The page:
as discussed previously. the potential for stress corrosion cracking is reduced. the stress relieved properties of the weld metal.temperature of the base metal. when a component with alloy steels. ASM International/Abington Publishing. the temperature and time of treatment if applied.
The filler metal composition is also important. At the elevated temperatures associated with stress relieving.
When determining whether or not to postweld heat treat. 1994.
For Further Reading
ASM Handbook.M. adversely affected by PWHT if the the material tends to move during the temperature exceeds the tempering metal removal operation as the stress. for example. there are ing. XV.300°F (675 to 700°C) temperature range. Therefore. The steel becomes softer and more ductile through the precipitation of iron carbide at temperatures associated with stress relieving. After heat treatment. require PWHT. greater dimensional fractures during the heating process. The Stress relieving offers several benefits. Thus.
When determining whether or not to PWHT. where the component relieving. For specific recommendations. Metals Handbook. as well as the base metal. Finally. can be high residual stresses is machined. After stress relief cracking. Abington Publishing. For example. chromeIn addition.250 to 1. G. and Bailey. Volume 6 – Welding. In contrast. The E8018-B2 classification.residual stresses. Post heat applied immediately after last pass. the properties of the deposited weld can be considerably different than the “as welded” properties. N. 1997. Stress es are redistributed. The objective of this article is to introduce the fundamentals of postweld heat treatment.250°F (600 to 675°C) for 1 hour per inch (25 mm) of thickness. resulting in lower PWHT costs. an E7018 deposit may have a tensile strength of 75 ksi (500 MPa) in the “as welded” condition.275°F (690°C) for 1 hour. For example. However. and other details regarding PWHT. No. although this benefit should not be the only reason for stress relieving. Bailey. the tensile strength may be as high as 120 ksi (825 MPa).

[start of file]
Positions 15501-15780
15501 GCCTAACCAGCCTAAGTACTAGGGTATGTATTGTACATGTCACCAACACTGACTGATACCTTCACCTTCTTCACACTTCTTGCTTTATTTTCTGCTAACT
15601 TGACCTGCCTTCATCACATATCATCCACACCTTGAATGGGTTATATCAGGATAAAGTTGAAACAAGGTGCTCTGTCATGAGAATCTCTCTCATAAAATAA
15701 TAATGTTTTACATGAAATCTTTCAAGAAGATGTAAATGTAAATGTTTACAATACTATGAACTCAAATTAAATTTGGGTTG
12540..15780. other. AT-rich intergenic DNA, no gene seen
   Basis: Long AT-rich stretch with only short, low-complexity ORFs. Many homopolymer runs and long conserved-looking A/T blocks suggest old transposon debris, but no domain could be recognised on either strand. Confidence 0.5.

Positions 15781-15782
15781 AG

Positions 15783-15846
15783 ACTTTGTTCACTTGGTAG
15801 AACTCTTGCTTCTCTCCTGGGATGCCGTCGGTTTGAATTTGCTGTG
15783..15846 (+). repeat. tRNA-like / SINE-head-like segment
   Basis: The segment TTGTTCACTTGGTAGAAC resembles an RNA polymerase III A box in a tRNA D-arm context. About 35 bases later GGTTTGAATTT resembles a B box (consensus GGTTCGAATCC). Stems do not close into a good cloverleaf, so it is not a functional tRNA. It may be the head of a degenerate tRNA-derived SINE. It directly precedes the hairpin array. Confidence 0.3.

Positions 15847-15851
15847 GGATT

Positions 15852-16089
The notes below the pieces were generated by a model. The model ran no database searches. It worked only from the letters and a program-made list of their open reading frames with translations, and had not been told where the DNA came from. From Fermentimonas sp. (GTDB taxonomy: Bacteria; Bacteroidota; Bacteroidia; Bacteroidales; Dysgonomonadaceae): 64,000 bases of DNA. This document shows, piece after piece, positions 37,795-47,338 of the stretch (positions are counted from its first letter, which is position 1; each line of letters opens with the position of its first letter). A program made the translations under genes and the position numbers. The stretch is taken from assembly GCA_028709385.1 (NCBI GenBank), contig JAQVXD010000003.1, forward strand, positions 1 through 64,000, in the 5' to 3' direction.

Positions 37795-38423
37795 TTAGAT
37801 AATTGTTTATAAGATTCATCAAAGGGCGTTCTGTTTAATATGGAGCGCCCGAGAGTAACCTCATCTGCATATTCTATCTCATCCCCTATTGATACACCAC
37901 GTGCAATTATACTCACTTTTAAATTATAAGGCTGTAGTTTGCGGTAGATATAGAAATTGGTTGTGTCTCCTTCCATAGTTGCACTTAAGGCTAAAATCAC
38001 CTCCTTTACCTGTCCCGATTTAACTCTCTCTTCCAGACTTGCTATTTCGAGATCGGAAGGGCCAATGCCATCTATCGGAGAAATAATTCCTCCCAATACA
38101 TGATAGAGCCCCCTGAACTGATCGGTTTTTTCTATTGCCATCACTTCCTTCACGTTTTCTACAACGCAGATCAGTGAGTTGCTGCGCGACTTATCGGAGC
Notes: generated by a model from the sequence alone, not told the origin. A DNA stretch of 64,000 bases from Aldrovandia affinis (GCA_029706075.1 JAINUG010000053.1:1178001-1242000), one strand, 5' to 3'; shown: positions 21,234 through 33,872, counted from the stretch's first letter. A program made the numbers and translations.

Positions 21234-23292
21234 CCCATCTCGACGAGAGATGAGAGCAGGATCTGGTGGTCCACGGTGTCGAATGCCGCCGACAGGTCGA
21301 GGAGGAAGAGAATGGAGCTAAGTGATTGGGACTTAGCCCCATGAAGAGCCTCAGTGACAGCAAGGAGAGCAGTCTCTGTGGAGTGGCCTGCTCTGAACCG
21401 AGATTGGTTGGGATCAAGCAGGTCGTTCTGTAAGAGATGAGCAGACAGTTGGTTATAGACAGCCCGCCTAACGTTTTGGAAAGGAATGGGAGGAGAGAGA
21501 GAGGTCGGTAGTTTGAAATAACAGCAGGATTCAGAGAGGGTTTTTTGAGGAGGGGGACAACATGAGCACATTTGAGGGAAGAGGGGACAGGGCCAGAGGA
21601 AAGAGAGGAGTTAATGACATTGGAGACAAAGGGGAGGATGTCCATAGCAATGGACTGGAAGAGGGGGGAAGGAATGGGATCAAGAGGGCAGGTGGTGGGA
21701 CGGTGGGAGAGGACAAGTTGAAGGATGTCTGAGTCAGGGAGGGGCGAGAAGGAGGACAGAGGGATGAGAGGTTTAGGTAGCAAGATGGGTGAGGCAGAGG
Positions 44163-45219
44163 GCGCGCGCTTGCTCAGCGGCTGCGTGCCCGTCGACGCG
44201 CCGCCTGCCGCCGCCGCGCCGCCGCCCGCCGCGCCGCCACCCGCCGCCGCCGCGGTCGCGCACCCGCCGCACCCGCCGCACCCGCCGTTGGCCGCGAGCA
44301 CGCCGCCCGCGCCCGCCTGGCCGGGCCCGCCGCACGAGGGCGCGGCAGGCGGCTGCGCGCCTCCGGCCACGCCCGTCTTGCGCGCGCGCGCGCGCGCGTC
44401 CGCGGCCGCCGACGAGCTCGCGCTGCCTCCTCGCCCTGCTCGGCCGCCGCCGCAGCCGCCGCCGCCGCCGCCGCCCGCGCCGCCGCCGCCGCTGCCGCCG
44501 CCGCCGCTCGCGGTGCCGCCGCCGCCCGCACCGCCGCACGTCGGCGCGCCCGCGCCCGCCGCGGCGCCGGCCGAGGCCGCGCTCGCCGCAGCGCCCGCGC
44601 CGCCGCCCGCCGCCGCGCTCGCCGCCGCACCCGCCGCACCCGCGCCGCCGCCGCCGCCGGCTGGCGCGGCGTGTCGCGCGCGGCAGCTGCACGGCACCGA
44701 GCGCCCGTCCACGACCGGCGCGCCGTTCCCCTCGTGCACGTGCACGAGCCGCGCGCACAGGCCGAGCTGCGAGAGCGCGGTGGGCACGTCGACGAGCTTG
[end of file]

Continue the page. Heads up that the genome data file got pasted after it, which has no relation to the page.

Welding Innovation Vol. it is not meant to be used as a design or fabrication guide. stability is maintained during machincan also occur. 1998
. Evans. Carbon steels are typically held at 1. 9th Edition.
Figure 2. properties of quenched and tempered For example. after stress relieving. however. are classified according to the AWS A5. the alloying system and previous heat treatment of the base metal must be considered. and Soldering.5 filler metal specification in the stress relieved condition. Electrodes containing chromium and molybdenum.100 to 1. Brazing. However. consult the filler metal manufacturer and/or the steel producer. American Society for Metals. hydrogen often will migrate from the weld metal and the heat affected zone. 1993. it may have a tensile strength of only 65 ksi (450 MPa). HIC can be minimized by heating at temperatures lower than stress relieving temperatures. 2. In the “as welded” condition. N. the chances for hydrogen induced cracking (HIC) are reduced. has a required tensile strength of 80 ksi (550 MPa) minimum after stress relieving at 1. American Society for Metals. Metallurgy of Basic Weld Metal. the specific application and steel must be considered when determining the need. Volume 4 – Heat Treating. the alloying system and previous heat treatment of the base metal must be considered
molybdenum steels usually need stress relieving in the 1. Weldability of Ferritic Steels. should be evaluated. providing for increased dimension. however.some materials that almost always al reliability. and the metallurgical structure can be improved through stress relieving. such as E8018-B2 and E9018-B3. for instance. 1981.